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Take the deal 

Immediately before and after the Feb. 7 introduction of the Green New Deal resolution by U.S. Rep. Alexandria Ocasio-Cortez (D-New York) and Sen. Ed Markey (D-Massachusetts), let the record show that the opinion pages of The Tribune and New Times— with the exception of my previous column here and The Shredder's call to "Make America Less Embarrassing Again!" (Feb. 28)—have been an unrelieved series of attacks on the resolution and the reasons for it.

The Trib dutifully reprinted a column from the National Review by noted serious person George Will trashing the Green New Deal. Will has previously touted the prime climate denier myth that the world has not warmed since 1998 and dismissed the news that sea levels are rising as an absurd notion. Conservative pundit Jay Ambrose was given space in which to downplay and dismiss last October's report from the Intergovernmental Panel on Climate Change that we have a 12-year deadline to avoid the worst effects of global warming.

In these pages, local opponents have seized the occasion to unload on renewable energy and the idea that there is a scientific consensus that human activity is driving climate change ("Green unicorns," Feb. 14, and "Green dreamin'," Feb. 21).

For readers who would assume from the opinions on view in our local media that articulate advocates capable of making the case for a Green New Deal simply can't be found, let me recommend David Roberts at Vox ("Green New Deal critics are missing the bigger picture"), Adam Rogers at Wired ("The Green New Deal shows how grand climate politics can be"), Bill McKibben in The New Yorker ("Dianne Feinstein says no to the Green New Deal"), and Justin Talbot Zorn, Ben Beachy, and Rhiana Gunn-Wright in The Guardian ("A Green New Deal is fiscally responsible").

Meanwhile, here are some corrections to recent assertions made in this space by local commentators. In Germany, the percentage of clean energy generated surpassed coal power last year, and the country is on track to shut down all 84 of its coal-fired power plants. If that's not impressive enough, check out the most recent figures on clean energy generation as a percentage of total energy consumed by Denmark (53.7 percent), Portugal (54.1 percent), Sweden (64.9 percent), Iceland (95.3 percent), and Norway (104.7 percent). Those who continue to argue that we can't do it over here because "it's not working over there" are making an argument that, increasingly, isn't working.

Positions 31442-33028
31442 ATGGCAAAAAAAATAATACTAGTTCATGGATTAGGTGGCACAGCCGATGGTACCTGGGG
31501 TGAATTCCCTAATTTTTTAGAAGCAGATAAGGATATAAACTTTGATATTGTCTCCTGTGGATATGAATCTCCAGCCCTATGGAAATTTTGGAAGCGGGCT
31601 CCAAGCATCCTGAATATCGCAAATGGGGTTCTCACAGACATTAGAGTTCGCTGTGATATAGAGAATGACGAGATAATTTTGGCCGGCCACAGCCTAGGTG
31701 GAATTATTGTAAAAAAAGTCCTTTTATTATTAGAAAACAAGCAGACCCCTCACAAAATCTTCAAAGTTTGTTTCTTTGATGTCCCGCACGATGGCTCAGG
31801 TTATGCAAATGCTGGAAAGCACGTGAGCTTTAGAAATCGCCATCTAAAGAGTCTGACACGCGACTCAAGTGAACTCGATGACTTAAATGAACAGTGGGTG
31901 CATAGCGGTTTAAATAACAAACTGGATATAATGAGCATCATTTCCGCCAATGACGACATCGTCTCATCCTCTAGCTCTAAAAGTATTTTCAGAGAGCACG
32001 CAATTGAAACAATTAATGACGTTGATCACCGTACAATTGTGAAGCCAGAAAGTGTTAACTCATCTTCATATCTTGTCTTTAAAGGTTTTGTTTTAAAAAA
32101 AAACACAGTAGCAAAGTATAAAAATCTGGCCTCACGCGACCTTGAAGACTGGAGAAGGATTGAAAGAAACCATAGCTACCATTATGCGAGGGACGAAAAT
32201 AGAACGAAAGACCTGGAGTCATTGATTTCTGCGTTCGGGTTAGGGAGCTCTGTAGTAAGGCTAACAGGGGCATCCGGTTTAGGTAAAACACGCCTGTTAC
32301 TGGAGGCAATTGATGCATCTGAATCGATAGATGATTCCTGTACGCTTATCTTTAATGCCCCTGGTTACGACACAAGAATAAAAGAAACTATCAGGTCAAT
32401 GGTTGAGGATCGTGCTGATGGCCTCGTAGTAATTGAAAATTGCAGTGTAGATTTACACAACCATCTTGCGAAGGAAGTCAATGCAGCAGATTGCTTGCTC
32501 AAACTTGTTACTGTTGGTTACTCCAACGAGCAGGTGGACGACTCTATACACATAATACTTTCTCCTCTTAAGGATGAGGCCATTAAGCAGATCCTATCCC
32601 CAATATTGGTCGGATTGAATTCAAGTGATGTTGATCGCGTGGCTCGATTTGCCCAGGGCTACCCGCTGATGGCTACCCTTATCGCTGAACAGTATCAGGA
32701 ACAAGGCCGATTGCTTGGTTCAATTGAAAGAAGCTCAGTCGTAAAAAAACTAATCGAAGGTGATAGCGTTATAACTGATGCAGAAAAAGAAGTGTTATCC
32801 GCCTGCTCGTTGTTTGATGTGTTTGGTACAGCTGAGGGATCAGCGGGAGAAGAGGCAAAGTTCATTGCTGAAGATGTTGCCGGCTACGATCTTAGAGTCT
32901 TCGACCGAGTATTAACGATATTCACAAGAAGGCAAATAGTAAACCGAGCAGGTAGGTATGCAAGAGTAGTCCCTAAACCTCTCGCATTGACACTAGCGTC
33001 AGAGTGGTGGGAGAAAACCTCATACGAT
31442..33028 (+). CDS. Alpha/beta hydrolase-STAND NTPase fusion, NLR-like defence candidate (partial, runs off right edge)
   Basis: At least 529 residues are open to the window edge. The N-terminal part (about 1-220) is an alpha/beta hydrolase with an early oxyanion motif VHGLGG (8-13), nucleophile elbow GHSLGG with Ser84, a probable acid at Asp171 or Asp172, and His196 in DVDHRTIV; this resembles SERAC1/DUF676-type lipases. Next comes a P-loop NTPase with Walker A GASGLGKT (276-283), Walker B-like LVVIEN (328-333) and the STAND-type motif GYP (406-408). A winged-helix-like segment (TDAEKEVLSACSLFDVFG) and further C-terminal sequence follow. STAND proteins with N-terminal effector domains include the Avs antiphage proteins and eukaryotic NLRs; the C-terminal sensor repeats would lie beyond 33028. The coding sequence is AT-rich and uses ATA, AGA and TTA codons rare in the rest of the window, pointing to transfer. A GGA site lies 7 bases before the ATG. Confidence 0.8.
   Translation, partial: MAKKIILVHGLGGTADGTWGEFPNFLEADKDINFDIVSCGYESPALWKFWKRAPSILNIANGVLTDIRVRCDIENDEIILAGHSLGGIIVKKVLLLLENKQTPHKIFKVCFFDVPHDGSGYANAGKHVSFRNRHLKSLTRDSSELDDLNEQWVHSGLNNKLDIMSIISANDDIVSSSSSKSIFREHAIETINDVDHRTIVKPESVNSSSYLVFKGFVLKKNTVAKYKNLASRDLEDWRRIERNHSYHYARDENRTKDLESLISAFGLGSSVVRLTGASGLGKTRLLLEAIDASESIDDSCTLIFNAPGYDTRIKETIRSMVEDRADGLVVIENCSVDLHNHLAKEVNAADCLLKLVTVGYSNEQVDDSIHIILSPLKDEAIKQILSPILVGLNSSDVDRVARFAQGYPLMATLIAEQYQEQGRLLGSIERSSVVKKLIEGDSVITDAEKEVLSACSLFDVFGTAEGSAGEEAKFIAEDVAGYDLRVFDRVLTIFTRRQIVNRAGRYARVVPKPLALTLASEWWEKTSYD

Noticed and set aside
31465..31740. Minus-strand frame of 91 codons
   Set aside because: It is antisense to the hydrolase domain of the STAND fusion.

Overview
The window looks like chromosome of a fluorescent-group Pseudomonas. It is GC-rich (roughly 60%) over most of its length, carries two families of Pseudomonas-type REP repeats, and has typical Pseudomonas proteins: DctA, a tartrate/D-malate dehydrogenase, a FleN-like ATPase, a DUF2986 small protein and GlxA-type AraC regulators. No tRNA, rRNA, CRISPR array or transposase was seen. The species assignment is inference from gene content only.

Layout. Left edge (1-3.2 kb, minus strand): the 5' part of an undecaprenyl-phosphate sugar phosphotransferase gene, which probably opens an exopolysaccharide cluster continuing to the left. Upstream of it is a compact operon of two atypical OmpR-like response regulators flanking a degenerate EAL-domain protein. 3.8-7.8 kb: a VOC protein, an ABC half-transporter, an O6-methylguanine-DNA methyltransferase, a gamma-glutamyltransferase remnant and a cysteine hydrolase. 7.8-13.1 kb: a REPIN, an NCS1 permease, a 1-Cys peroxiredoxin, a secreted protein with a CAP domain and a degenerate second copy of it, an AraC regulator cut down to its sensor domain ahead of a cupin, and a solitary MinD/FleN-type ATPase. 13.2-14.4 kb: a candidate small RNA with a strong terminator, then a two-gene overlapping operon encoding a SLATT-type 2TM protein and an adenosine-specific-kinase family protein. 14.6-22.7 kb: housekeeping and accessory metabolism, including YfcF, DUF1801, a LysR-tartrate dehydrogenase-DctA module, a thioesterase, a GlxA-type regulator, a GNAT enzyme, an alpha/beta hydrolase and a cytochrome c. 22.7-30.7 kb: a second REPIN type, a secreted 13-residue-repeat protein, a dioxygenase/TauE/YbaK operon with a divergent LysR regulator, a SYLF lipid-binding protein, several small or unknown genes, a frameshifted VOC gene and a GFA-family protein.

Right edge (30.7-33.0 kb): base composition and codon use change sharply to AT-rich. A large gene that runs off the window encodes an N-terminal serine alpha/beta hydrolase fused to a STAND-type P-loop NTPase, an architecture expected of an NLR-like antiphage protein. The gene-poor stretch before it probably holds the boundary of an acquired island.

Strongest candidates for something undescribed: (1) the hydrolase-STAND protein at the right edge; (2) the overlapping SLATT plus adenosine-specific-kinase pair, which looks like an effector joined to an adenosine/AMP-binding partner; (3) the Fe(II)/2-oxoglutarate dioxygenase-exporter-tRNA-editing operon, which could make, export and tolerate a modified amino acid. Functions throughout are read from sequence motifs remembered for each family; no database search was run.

Those still claiming that there is no scientific consensus on human activity as the primary cause of climate change should scan the list of nearly 200 scientific organizations worldwide that have concluded that climate change has been caused by humans; the latest study from Lawrence Livermore National Laboratory; and this conclusion from the Fifth Assessment Report of the IPCC, the work of hundreds of scientists assessing thousands of scientific papers: "Human influence on the climate system is clear" (Al Fonzi's inevitable opinion to the contrary notwithstanding).

That's why the Green New Deal does not need defending, just context.

Here's the context: This is an emergency. It has become an emergency because, for the last 30 years, those with a psychological need to deny it or a vested interest in pretending it wasn't happening—or that it was happening but it was no big deal, and/or it's the result of causes that have nothing to do with anything we do—have blunted and forestalled the kind of actions that could have been taken incrementally over decades to gradually pull us back from the brink. Now, incrementalism won't work anymore.

Nobody gets to wave a dismissive hand or clutch their pearls and profess shock at a proposal that matches the scale of the problem now facing us. The Green New Deal is not about dreams and unicorns; it's a rope ladder dropped into a deepening pit. Those disputing the depth of the pit or suggesting we chip out handholds in the wall with a penknife instead have one thing in common: They don't have a better idea.

And the folks who just passed a tax cut for billionaires that will add nearly $2 trillion to the national debt don't get to squawk about cost. That proud achievement, as Zorn, Beachy and Gunn-Wright observe, "did little more than enrich stateless mega-corporations and the wealthiest investors," whereas a Green New Deal "would create millions of jobs with family-sustaining wages for workers whose inflation-adjusted pay hasn't budged since the 1970s ... laying the groundwork for a more vibrant and equitable economy that sustains the communities and physical resources on which our society is built."

And therein lies the genius of the Green New Deal. Beltway pundits, home-grown reactionaries, fossil fuel CEOs, and too-cautious politicos don't like it. Its natural constituency is workers, communities, and people under 30 who can see what's coming and are able to weigh "how can we afford to?" against "how can we afford not to?" and make the obvious choice.

Seldom has history erected a billboard so high and wide with a large blinking arrow labeled "the right side." Being on that side would be a good idea. #GreenNewDeal. Δ

Andrew Christie is the director of the Santa Lucia Chapter of the Sierra Club. Send comments through the editor at clanham@newtimesslo.com.

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